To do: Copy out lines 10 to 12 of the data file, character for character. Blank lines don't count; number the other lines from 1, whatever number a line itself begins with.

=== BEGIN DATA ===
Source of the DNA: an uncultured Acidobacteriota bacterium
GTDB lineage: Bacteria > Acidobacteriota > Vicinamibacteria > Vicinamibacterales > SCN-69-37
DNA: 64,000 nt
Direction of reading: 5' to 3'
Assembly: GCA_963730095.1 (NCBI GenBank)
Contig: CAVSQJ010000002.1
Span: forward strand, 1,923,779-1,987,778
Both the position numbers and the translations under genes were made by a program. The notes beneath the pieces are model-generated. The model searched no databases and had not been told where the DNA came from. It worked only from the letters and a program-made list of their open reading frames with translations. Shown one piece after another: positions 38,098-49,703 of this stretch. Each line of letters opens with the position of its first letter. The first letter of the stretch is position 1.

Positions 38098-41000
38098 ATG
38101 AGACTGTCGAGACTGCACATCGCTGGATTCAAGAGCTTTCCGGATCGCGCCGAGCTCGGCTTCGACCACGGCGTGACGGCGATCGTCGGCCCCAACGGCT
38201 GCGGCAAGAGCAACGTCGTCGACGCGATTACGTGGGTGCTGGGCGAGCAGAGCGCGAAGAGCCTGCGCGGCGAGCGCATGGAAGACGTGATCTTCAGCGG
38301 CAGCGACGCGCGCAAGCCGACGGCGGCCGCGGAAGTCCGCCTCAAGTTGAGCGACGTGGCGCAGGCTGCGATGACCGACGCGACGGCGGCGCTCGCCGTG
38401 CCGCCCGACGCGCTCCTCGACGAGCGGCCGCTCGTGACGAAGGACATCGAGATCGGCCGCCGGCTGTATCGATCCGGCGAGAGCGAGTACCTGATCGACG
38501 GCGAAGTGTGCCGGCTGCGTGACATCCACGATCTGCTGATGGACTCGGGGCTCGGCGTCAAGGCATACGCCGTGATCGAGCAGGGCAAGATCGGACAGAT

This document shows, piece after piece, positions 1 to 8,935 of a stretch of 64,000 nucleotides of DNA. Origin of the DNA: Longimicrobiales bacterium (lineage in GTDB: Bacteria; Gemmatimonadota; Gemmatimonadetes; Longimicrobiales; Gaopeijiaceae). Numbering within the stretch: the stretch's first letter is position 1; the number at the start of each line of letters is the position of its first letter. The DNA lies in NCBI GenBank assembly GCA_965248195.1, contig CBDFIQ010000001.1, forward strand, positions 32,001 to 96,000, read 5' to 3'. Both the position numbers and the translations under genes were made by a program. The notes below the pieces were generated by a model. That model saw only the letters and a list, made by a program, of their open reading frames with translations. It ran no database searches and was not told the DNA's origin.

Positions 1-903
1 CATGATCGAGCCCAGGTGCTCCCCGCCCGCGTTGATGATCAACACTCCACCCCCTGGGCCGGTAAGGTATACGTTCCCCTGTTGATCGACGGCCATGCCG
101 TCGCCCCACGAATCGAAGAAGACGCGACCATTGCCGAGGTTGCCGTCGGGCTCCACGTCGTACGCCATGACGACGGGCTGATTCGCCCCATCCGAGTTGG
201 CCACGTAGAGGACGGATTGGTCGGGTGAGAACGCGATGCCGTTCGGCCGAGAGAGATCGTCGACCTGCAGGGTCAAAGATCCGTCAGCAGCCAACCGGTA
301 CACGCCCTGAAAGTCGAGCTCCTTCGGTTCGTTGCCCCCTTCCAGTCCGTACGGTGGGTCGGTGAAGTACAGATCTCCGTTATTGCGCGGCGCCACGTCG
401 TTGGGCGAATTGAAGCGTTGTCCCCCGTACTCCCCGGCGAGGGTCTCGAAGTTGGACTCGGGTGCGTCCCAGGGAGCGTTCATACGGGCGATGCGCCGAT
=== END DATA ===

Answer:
38098 ATG
38101 AGACTGTCGAGACTGCACATCGCTGGATTCAAGAGCTTTCCGGATCGCGCCGAGCTCGGCTTCGACCACGGCGTGACGGCGATCGTCGGCCCCAACGGCT
38201 GCGGCAAGAGCAACGTCGTCGACGCGATTACGTGGGTGCTGGGCGAGCAGAGCGCGAAGAGCCTGCGCGGCGAGCGCATGGAAGACGTGATCTTCAGCGG